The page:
Transitions with an overload

This session is about managing moments in games when you’re on top or under pressure, and is designed to show that, if your transitions are good, you have a chance.

This is a session that can be done at any time of the week; however, it can be adapted as 4x4min games up to 4x8min games for added physical training. And because all coaches experience days when they have odd numbers of players at training, this can be done with any number in attendance (by pulling them out or adding them as desired).

Most of all though, this is an excellent, realistic game that replicates regularly occurring scenarios.

SET-UP

Area

70×44 yards

Equipment

Balls, cones, goals

Number of Players

9v8 plus keepers

Session time

16-32mins

What do I get the players to do?

Setting up 9v8 on a 70×44-yard pitch, as shown (1), the two teams have different objectives – one is trying to control the game but with a ruthless edge, and wants to have attempts at goal.

1

• As the overloading team, blues build from the back, with the additional yellow providing a key outlet for a final pass into the final third

2

1. Blues have possession, but a loose pass is intercepted by the red team
2. Reds work the ball through midfield
3. Quick passing sets up a chance on goal
4. The final shot is well saved
5. Because the attack was close, reds are served a new ball in and retain the use of the extra man


The other team need good defensive shape and communication, and the only way they can assume control is to be composed and get 6-8 passes in when the ball is retained. From here, they have the option to build their own attack and get in a shot on goal.

If, when they have the ball, the first overloading team do their jobs properly, and if their shots on goal are close, go in, or force the keeper into a save, we will retain that set-up.

If, on the other hand, the overloaded team take possession and counter-attack to good effect, they will then adopt the spare man and become the overloading team.

So, in short, the focus is on transitions and composure, and performing these elements this well, because they provide the only outlet for teams being able to keep or steal control of the game.

Pitch dimensions can be varied, depending on numbers; however, it is important to make the game realistic to match conditions and not play on an area that is too tight or unfamiliar.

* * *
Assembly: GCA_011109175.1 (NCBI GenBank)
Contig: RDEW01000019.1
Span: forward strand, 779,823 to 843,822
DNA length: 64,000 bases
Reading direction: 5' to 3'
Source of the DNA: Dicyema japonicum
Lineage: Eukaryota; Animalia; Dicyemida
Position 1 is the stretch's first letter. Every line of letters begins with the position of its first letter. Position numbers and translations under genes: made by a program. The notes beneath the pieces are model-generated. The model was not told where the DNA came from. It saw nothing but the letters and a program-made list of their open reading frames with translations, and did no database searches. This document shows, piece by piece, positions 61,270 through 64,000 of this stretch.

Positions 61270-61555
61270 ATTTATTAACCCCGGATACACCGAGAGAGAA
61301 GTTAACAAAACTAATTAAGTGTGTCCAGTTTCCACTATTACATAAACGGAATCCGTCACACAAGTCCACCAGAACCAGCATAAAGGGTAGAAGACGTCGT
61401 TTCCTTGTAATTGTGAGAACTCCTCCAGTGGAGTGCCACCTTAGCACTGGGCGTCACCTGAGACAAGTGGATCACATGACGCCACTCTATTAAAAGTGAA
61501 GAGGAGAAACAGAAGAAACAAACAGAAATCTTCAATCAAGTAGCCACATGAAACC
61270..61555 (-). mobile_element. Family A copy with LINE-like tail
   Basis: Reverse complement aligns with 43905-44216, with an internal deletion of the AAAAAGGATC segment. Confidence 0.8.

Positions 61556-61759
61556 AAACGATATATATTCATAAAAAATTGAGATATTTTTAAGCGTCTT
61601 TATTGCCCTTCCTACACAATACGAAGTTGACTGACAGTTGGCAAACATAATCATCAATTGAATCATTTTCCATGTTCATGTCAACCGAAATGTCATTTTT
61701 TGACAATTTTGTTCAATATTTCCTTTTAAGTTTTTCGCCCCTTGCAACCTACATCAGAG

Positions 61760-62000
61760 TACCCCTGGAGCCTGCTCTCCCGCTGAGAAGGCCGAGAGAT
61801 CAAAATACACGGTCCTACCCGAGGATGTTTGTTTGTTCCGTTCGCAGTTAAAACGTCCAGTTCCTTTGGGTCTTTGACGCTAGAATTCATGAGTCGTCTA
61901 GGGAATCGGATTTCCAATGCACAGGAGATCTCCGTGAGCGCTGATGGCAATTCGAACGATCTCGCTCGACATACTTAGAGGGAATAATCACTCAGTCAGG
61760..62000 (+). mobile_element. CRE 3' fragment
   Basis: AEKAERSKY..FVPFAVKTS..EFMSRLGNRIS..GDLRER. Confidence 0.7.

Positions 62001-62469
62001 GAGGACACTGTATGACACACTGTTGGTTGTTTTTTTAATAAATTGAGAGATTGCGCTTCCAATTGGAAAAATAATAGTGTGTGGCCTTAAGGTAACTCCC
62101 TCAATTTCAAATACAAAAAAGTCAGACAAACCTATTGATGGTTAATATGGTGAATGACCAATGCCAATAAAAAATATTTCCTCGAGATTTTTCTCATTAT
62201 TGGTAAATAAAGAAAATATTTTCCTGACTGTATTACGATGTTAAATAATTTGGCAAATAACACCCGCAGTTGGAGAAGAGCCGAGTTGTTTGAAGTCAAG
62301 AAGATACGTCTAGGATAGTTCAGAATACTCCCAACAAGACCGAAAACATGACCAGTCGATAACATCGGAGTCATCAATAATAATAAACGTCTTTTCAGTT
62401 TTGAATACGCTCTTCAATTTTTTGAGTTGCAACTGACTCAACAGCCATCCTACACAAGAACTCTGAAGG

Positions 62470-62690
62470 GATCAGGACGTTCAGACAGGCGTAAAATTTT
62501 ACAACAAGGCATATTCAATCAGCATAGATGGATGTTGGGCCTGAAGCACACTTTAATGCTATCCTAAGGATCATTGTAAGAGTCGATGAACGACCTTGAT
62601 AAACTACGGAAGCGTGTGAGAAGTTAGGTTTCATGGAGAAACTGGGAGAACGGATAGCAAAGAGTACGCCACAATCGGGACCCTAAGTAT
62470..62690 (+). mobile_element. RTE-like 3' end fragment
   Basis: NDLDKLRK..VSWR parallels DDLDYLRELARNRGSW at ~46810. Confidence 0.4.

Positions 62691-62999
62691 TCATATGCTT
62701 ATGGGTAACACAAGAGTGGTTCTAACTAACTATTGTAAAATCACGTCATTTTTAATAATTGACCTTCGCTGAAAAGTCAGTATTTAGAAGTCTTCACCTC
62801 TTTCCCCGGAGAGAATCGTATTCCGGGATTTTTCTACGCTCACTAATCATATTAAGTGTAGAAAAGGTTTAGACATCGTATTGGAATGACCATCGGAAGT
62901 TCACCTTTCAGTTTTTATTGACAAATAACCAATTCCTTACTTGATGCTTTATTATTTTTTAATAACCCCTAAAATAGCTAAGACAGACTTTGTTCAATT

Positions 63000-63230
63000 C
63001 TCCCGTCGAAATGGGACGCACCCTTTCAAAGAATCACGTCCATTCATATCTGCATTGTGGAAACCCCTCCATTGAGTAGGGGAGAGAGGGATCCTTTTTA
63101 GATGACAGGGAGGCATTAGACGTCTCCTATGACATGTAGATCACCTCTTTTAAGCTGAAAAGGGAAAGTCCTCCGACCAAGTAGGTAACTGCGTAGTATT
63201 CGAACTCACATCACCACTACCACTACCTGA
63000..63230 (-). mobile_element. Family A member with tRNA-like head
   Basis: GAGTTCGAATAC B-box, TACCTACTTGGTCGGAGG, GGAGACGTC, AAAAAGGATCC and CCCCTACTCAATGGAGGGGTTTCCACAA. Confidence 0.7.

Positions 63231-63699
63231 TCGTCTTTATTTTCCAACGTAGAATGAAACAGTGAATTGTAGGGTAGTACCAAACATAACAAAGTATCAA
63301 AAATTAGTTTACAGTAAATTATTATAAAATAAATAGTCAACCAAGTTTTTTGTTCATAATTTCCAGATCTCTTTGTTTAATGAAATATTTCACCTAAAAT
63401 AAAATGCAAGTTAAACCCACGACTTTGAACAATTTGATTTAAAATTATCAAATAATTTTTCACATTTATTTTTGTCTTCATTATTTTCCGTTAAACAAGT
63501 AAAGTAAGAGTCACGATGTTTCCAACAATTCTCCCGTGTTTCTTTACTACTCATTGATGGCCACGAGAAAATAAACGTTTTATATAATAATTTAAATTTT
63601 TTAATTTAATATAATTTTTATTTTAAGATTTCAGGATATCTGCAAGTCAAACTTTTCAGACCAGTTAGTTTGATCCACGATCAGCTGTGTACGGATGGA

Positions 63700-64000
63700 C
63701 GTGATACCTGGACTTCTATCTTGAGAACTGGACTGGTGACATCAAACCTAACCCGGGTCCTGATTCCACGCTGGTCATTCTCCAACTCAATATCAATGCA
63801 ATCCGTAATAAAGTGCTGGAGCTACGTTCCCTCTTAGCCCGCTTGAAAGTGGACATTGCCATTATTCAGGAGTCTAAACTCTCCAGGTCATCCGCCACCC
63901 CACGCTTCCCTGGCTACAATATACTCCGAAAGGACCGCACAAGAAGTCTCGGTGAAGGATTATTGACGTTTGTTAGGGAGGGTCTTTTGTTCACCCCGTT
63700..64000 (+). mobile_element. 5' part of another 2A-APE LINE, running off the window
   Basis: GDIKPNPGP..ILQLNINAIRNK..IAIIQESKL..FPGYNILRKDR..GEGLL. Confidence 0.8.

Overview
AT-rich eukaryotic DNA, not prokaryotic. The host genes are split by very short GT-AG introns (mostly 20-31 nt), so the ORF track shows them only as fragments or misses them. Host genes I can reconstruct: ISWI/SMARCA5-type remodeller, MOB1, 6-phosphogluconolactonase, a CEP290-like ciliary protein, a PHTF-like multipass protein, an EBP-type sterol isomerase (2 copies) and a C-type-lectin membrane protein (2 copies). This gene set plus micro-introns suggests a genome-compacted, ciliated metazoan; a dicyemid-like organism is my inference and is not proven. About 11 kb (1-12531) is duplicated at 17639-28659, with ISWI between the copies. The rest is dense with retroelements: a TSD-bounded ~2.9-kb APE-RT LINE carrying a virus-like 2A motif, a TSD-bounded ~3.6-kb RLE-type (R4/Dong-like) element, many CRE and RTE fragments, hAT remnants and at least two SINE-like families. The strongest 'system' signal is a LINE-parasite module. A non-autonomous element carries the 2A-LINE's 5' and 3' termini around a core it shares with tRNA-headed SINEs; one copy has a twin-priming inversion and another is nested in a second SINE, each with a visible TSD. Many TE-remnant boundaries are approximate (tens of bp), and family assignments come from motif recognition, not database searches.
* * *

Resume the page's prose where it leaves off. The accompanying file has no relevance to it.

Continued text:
What are the key things to look out for?

The team in control of the ball need to master controlling the game, and they will do this by using the extra man. They will need to be ruthless in the chances they create and the transitions they undertake, in keeping or regaining control if the opposition get possession, and they do this by pressing or nullifying counter-attacks.

This team’s brief must be to protect play, but we don’t want them to be too ‘safe’. They need to be controlling the game whilst, at the same time, looking for new opportunities, and it would be a mistake not to use the extra player in order to take risks, or utilise him as an outlet to push for more goals.

The team with a player less must have direction to their press, or sit in and soak up pressure well before counter-attacking. But once again, the transition must be good if they are going to get control. Furthermore, this overloaded team will most likely fail unless they work together with good communication – this is a necessity given that they are already a man down.

How do I progress the session?

This session can be progressed or changed depending on the skill level and success of players, and this can be done by us requesting greater or fewer passes for the team playing a man down.

We can also impose stricter conditions on the team in control – for instance, insisting that they must hit the target man to retain control instead of just having an attempt on goal.

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